Free Market Communism reading notes

Some brief notes I took while re-reading Eugene Holland’s Free Market Communism chapter in Nomad Citizenship. I keep coming back to this book and recommend it wholeheartedly.

Eugene Holland
Nomad Citizenship
Free Market Communism notes.

Distinction between markets and capitalism.

99. “The suprahuman decision making abilities of the market as a paragon of collective or distributed intelligence have long been touted, from Adam Smith’s invisible hand to Friedrich von Hayek’s notion of catallaxy.1But insufficient attention is paid by most such champions of the market to the dynamics and effects of capital accumulation, for specifically capitalist markets are not often vehicles for distributed decision making or collective intelligence but rather exercises in collective stupidity, as the effects of advertising, overconsumption, and the looming environmental crisis make patently clear.”

Holland’s key questions (following D&G’s engagement w/ Marx):
“What are the benefits of truly free free markets, that is to say, nomad markets? What impact does capital have on markets, and what makes capitalist markets different from other markets? Finally, how might markets be protected or freed from the command and control of capital to become nomad markets?”

D&G draw heavily on two Marxian concepts: mode of production and universal history

In his essay “Karl Marx,” (“KM”) from Deleuze’s Philosophical Lineage, Holland describes how D&G have adopted and transformed these concepts (In ATP, pg 435: social formations are defined by machinic processes, not modes of production – the latter depend on machinic processes).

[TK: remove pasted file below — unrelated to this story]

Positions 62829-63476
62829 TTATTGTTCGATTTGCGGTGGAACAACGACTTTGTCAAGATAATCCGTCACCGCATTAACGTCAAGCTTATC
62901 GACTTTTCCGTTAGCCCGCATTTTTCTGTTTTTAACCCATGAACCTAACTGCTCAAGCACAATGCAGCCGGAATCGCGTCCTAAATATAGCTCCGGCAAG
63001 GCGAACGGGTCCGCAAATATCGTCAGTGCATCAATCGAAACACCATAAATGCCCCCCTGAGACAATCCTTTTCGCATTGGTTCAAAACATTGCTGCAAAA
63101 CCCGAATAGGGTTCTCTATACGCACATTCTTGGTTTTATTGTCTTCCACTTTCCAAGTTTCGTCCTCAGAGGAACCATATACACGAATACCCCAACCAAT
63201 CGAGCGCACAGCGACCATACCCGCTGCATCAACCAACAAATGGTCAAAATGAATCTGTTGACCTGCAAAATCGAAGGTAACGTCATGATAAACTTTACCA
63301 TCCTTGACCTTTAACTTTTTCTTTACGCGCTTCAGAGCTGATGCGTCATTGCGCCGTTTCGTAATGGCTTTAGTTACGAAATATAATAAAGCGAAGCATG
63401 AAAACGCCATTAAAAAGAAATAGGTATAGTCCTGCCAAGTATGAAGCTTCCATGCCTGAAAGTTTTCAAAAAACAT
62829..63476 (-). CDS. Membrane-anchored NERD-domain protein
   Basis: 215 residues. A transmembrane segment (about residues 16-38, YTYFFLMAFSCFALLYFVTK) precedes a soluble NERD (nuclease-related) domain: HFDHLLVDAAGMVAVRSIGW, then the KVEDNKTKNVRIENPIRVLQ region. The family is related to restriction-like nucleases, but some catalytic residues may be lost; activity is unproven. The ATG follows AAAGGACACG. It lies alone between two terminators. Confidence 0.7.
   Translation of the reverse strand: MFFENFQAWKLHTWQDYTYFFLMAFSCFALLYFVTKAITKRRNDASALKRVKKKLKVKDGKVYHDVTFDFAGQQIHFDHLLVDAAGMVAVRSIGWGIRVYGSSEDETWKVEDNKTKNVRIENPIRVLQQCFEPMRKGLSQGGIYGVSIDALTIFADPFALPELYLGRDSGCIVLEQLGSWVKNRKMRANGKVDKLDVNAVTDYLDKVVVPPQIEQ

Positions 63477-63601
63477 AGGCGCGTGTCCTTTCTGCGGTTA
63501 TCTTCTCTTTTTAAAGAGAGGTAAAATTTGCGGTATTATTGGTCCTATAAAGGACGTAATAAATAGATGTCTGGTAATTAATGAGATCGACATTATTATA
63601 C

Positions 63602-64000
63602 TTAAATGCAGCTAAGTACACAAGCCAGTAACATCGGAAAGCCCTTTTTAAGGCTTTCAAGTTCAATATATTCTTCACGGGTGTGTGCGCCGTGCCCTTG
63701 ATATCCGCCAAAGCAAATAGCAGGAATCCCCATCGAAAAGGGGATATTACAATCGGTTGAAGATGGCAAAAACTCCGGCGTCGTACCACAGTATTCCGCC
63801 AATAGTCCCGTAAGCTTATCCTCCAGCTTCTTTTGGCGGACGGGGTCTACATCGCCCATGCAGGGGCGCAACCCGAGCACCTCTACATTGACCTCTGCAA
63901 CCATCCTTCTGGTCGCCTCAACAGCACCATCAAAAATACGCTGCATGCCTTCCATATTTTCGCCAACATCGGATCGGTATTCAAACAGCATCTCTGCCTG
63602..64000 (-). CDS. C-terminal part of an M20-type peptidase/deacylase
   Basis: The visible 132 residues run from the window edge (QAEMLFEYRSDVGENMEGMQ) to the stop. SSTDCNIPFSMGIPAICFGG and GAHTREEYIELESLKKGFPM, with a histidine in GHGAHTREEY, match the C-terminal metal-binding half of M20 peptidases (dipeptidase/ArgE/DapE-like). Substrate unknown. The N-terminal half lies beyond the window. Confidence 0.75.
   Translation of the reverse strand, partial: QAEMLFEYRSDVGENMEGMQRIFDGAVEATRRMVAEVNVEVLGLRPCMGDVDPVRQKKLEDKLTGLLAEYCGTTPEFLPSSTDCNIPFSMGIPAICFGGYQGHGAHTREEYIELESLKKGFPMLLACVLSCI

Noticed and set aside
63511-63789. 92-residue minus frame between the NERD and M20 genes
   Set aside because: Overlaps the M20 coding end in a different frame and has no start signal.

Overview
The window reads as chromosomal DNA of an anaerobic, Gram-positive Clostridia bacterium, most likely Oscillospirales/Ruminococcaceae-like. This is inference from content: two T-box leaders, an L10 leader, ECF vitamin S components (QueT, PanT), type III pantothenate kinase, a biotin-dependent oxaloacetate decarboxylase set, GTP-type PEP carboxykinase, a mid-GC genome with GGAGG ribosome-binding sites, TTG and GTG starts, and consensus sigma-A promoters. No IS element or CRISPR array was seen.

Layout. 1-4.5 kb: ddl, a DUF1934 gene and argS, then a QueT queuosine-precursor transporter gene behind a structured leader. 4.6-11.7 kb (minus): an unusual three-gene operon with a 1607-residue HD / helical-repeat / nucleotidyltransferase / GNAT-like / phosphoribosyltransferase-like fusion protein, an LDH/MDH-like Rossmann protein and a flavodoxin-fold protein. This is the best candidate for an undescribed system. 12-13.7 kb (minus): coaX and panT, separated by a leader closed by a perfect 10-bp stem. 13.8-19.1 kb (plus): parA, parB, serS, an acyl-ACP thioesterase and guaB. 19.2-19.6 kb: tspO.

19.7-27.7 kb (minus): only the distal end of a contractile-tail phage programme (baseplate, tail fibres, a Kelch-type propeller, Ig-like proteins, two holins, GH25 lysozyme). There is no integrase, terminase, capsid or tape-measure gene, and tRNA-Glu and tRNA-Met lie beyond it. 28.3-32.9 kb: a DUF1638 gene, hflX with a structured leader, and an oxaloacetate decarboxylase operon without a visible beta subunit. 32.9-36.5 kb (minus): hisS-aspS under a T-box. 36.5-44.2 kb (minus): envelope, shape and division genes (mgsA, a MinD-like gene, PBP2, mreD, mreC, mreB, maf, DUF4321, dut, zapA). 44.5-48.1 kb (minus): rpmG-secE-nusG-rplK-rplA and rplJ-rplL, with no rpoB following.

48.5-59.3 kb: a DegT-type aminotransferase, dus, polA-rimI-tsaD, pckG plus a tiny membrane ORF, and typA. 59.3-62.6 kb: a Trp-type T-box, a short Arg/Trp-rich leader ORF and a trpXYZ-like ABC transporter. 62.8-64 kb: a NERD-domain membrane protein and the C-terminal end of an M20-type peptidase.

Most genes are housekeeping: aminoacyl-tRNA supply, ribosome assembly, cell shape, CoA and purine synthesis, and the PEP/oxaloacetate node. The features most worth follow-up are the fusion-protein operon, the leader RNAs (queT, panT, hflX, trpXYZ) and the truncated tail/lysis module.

“KM,” 151: Whereas Marx takes production to be primary element of social formation, D&G – following Nietzsche – consider debt to be primary. Each mode of production (savage, barbarian, and capitalist) has its own solution to the problem of debt: coding, overcoding, and axiomatization (machinic processes). Also parallels w/ desire and cap’s separation/segregation of repro from prod and in family.

100. Two aspects of capitalism are central for D&G. First, instead of reproducing existing power relations over new ones, it is revolutionary and subordinates political repro to econ repro: “it fosters “constant revolutionizing of production, uninterrupted disturbance of all social conditions, everlasting uncertainty and agitation” (Communist Manifesto). Second, qualitative codes are subordinated to quantitative/cash nexus/pure difference. [Whereas this previously seemed like a problem for my vision of thinking about urbanization and qualitative values together, I have since been able to focus on the models of realization, the integrators of difference, that “engineer” the quantitative flows].

On universal history: “History becomes universal with capitalism both retrospectively and prospectively: retrospectively because of what capitalist oppression reveals about previous forms of oppression in the very process of dissolving them, and prospectively because of the constant revolutionizing of everything that capitalism promotes through its intrinsic production of difference.”

Nomad Markets

Benefits of markets:
Principle benefit of markets is decoding, freeing desire up from illegitimate fixed representations…undoes coding/overcoding, such as infinite debt to despot, religious affinity, racial bias, etc. Market transactions: quantitative comparison over qualitative evaluation [again, this speaks to political economy of my triad…].

101. Money – not only code solvent, but power solvent…shifts who has power.

102. “Although Marx is not unequivocal in his support for the power of money in market-mediated social relations, as we shall see, he here considers them clearly preferable to earlier relations of directly interpersonal and political forms of subordination.”

Another benefit: expand social division of labor…productive multiplicity. Two reasons: